Nursing student breaks down after failing to save accident victim

Miss Alessandra Leong (left), 19, said she didn't know how to feel after finding out that the man she tried to save had died. But her stepfather, Dr Reginald Teo (right), comforted her, saying that she had done her best.

SINGAPORE - It was her first time handling a life-and-death situation - and it didn't end well.

Miss Alessandra Leong, 19, was on her way to school in a bus on Tuesday morning when she saw an injured motorcyclist lying on Braddell Road.

The final-year nursing student at Ngee Ann Polytechnic (NP) hopped off at the next stop and ran to see how she could help the man.

When she discovered that he had no pulse, she performed cardiopulmonary resuscitation (CPR) on him for five to six minutes while waiting for medical help to arrive.

But her efforts were in vain. When the paramedics arrived, they pronounced the 38-year-old man, Mr Tan Kia Kim, dead at the scene.

Miss Leong was shocked and upset because she had hoped the CPR would resuscitate him.

The paramedics comforted her, saying that she had done the right thing to perform CPR and that the victim had succumbed to his severe injuries.

Mr Tan's motorcycle had skidded in front of the Singapore Press Holdings (SPH) News Centre at about 7.30am, flinging him off the motorbike. His head slammed into a lamp post so violently that its light bulb was dislodged.

Miss Leong's kind deed made front-page headlines on Wednesday, accompanied by pictures of her trying to save Mr Tan. Praise for her actions also flowed in from her family, classmates and strangers.

When The New Paper asked Miss Leong how she felt about the incident, she said: "I feel a bit shy. I never expected myself to be in the newspapers."

She was so shy that she was reluctant to be interviewed and had to be encouraged by her proud stepfather to open up on her eventful day.

Conflicting emotions

Despite the praise and knowing that she had done all she could to save the man, she still faced conflicting emotions.

"I didn't know whether to feel happy, or proud, or guilty," she said.

She later called her stepfather, Dr Reginald Teo, 52, from the bus on her way to school and told him what had happened.

"He told me that I did my best," she said.

When she got to class, Miss Leong was so overwhelmed with emotion that she broke down in front of her friends and her teacher. They comforted her and praised her for what she had done.

Her teacher told her that she was very brave and that it was rare for strangers to help others.

A report on her brave act was also posted on NP's School of Health Sciences' website, with a commendation titled "Alessandra Leong - An Xtraordinary Act of Courage and Civic-Mindedness".

But Miss Leong also drew flak from some netizens, who said she was being a busybody and could have done more harm if she had performed CPR incorrectly.

Mr Tan's younger sister spoke out in Miss Leong's defence, telling Shin Min Daily News: "Even though my brother still died from his injuries, she shouldn't feel bad or feel guilty. We know she tried her best.

"We are grateful to her and her selfless act. Even though netizens criticised her for performing CPR without knowing the situation, she had good intentions. Not everyone is as courageous as her. We are immensely grateful for what she did."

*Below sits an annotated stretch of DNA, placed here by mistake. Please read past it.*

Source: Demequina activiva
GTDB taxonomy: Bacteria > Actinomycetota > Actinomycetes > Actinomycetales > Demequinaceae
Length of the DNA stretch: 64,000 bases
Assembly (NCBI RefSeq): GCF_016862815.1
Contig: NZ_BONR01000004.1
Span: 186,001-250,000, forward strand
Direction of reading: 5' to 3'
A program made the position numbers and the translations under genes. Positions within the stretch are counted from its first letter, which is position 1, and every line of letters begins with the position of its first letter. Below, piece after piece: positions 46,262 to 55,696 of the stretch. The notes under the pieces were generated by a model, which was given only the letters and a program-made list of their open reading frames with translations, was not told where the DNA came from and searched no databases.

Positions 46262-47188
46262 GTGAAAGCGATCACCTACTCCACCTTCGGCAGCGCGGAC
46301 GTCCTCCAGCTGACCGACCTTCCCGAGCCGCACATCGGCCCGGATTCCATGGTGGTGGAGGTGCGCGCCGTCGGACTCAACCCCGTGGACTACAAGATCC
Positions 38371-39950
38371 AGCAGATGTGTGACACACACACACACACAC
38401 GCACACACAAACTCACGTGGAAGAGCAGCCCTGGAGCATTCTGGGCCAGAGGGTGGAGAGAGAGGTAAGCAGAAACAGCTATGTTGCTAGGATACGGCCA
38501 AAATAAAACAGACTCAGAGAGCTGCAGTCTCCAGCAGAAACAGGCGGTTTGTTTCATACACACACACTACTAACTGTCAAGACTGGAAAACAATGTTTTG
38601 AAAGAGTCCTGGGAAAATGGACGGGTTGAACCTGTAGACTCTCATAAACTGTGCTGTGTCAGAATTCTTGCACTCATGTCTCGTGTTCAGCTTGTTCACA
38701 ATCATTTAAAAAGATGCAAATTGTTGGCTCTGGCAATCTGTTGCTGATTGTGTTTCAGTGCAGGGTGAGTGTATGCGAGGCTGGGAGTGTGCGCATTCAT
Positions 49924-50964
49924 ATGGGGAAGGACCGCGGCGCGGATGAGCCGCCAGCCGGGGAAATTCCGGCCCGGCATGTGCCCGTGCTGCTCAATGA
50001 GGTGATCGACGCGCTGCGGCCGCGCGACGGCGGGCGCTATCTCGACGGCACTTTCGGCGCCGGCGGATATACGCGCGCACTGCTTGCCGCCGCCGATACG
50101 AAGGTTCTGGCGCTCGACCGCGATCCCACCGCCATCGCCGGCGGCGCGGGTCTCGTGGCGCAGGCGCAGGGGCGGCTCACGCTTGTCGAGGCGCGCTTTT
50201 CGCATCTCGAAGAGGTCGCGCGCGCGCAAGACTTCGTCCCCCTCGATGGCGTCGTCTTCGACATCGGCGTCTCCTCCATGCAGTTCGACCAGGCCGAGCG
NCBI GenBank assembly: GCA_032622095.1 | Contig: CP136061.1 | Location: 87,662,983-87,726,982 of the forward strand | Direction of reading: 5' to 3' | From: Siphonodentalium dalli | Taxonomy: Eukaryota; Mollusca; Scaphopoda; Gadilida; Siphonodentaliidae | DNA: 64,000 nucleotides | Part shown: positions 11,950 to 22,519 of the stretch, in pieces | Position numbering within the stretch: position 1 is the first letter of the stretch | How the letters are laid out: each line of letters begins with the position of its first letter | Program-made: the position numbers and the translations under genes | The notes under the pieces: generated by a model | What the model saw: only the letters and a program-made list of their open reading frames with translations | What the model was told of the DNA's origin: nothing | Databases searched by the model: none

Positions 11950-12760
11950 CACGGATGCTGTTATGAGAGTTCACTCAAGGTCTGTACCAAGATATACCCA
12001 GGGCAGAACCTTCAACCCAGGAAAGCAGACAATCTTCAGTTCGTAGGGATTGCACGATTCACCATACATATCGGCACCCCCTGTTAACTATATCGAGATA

Asked why she had tried to save Mr Tan, Miss Leong said that to her, it was "a normal instinct to help".

Seeing him injured on the ground, she admitted she was scared but told herself: "He may have a family at home. If nobody does anything, what will happen to the family?"

As a nursing student, she knew what she had to do. And it so happened that just last week, her class was tested on how to react in emergency situations. During the test, she was the CPR nurse in her group.

Dr Teo said with pride: "To be able to react under stress and pressure is super commendable."

The dentist at Regent Dental Clinic, who is himself trained to do CPR, added: "I would encourage everybody, whether they are medically trained or not, to go for BCLS (Basic Cardiac Life Support) classes.

"You never know if you may need to use it on a family member or stranger."

Miss Leong said that her biological father, who is divorced from her mother, was also "very proud" of her. She recounted with a laugh that her 12-year-old brother had uploaded a picture of a news article featuring her on photo sharing app Instagram.

But she does not dare to say that this event has prepared her for future emergencies.

She said that what happened was "just one experience and it doesn't change (her attitude) overnight."

One thing is for sure: Miss Leong will continue working towards becoming a nurse.

Her studies are sponsored by the National Heart Centre and she will be bonded for three years.

As a young woman who has always been interested in healthcare since childhood, she said, this is something that she looks forward to.

OTHER EVERYDAY HEROES

Bedok jetty saviour

Over the weekend, a young boy, who was part of a group jumping off Bedok Jetty into the sea, got into difficulties in the water. A man jumped in to rescue him as onlookers threw a life buoy into the water for the boy, who was brought safely to shore.

Ang Mo Kio slashing

On July 14, Mr Mohammad Ashiq Saptu, a 20-year-old mover, was slashed at Ang Mo Kio Avenue 4. A first-year nursing student, Mr Naqiuddin Saszri, 19, was one of the first at the scene. The Simei ITE student put what he had learnt in his nursing course to help the seriously injured victim until an ambulance arrived.

Eight men save biker

On May 28 last year, eight men rescued a motorcyclist who lost his leg in an accident on the Pan-Island Expressway. The man's right leg was severed above the knee in the accident. Among his saviours were off-duty firefighters and a former Civil Defence Academy trainee.


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